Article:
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Looking at Costs and Risks, Many Skip Health Insurance

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Lilly eyes emerging markets in Novartis animal-health deal

PARIS/NEW YORK (Reuters) – The purchase of Novartis’ animal-health business will strengthen Eli Lilly’s hand in emerging markets, tapping into growing demand there for protein-rich diets and household treatments for pets, top executives of the U.S. company said.

As part of a multibillion-dollar revamp announced earlier on Tuesday, Swiss drugmaker Novartis said it would sell its animal-health arm to Indianapolis-based Lilly for about $5.4 billion, while also swapping assets with GlaxoSmithKline.

Lilly said the deal would turn its Elanco unit from the world’s No. 4 animal-health group by revenue to the global No. 2 in a sector that supplies medicines, vaccines and feed additives for farm and domestic animals. The sector’s biggest operator is Zoetis, spun off by Pfizer last year.

The Lilly unit posted sales of $2.15 billion in 2013, up 6 percent on the year, compared with about $1.1 billion for Novartis’ animal-health activities. Eli Lilly’s total sales were $23.1 billion.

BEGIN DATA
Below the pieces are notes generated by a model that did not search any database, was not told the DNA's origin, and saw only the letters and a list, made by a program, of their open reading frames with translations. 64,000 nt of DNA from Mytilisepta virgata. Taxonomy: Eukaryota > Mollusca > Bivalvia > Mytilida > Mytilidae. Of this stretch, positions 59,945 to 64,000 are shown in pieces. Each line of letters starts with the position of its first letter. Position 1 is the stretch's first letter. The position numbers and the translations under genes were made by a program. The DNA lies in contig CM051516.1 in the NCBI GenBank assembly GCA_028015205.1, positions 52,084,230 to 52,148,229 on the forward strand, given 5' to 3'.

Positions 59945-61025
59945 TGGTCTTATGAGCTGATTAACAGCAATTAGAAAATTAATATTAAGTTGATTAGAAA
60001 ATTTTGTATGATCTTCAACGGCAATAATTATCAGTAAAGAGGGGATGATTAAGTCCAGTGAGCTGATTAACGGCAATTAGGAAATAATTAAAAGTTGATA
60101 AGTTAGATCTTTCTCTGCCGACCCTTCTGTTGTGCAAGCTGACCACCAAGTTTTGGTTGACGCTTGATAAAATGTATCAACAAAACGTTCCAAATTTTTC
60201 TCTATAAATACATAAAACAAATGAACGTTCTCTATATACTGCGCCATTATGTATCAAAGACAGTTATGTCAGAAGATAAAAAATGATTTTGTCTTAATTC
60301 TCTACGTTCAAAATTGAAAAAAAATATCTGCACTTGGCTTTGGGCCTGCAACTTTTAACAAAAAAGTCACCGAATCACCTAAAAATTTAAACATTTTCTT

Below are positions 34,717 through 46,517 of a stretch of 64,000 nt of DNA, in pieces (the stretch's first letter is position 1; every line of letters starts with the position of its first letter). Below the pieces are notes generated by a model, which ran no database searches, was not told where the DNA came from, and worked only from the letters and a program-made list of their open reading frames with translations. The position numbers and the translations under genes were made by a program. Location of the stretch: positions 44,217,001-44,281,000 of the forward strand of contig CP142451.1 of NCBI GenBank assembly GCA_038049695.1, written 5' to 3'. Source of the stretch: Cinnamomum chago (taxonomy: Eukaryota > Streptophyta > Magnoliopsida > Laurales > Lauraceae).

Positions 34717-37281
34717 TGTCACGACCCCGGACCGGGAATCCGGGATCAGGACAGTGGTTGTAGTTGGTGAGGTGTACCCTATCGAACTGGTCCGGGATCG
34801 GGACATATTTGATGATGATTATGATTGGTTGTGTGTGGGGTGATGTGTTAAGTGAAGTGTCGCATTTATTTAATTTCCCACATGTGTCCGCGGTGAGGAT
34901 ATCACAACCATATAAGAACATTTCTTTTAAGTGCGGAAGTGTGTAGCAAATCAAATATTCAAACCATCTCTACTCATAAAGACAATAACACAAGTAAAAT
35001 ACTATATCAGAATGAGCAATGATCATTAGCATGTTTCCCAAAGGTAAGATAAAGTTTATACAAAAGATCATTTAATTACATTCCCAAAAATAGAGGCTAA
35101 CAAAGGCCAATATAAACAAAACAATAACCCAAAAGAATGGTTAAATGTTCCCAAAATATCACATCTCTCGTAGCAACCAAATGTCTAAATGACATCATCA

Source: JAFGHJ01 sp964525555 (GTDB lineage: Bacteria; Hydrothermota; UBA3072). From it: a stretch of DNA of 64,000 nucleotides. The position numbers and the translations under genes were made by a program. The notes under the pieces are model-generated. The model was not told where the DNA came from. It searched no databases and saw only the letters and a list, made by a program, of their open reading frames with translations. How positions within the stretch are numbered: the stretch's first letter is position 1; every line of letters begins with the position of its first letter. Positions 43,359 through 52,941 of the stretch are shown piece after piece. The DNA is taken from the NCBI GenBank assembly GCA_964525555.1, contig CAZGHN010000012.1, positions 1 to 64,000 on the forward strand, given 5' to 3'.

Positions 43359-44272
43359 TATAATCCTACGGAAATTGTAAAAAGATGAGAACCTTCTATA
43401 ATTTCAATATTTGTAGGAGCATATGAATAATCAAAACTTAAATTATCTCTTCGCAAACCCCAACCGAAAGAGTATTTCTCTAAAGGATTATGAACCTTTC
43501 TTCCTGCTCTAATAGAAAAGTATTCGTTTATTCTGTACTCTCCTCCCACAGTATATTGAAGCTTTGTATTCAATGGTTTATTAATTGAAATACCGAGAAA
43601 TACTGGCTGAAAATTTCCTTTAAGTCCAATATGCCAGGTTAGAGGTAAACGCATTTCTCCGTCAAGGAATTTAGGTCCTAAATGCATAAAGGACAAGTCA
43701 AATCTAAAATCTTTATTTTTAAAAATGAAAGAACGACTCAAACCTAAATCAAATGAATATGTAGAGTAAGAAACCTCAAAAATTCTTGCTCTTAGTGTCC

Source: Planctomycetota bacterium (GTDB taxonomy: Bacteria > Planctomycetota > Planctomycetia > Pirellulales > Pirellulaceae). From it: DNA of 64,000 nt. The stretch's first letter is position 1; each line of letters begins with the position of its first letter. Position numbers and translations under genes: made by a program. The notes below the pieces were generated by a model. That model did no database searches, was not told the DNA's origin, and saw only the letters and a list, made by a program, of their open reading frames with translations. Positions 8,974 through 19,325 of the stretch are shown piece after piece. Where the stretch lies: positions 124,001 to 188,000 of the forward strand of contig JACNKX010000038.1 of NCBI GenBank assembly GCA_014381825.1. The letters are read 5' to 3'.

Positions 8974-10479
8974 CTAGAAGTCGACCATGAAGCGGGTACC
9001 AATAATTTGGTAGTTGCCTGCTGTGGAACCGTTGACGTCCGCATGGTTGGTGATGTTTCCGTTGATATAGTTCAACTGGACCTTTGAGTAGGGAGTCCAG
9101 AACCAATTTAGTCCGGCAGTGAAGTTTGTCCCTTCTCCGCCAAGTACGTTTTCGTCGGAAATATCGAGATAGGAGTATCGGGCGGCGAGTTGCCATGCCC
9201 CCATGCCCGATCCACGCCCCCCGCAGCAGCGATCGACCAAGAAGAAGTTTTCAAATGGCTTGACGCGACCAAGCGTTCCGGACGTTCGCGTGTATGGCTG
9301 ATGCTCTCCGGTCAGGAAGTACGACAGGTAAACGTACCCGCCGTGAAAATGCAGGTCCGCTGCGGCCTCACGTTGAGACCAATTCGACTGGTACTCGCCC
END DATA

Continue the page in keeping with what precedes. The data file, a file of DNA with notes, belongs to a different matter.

“Elanco has doubled its sales and tripled its profits between 2007 and today, and this acquisition really brings it into the top tier of companies,” Lilly Chief Executive John Lechtleiter said in an interview. Other top players include U.S. drugmaker Merck Co and France’s Sanofi.

Thanks to vaccines and anti-parasite medicines from the Novartis deal, Lechleiter said Elanco will now be able to provide products for aquaculture, or fish farms, which he called “a different type of animal protein that we’ve wanted to get into.”

Elanco is also expanding its presence in eggs, through its planned acquisition of Germany’s Lohmann Animal Health.

“This (Novartis) deal really allows us to get a significant increase in our footprint in emerging markets and in our protein business on the food animal side this will be very important for us,” Jeff Simmons, Eli Lilly’s senior vice president and president of Elanco, told Reuters.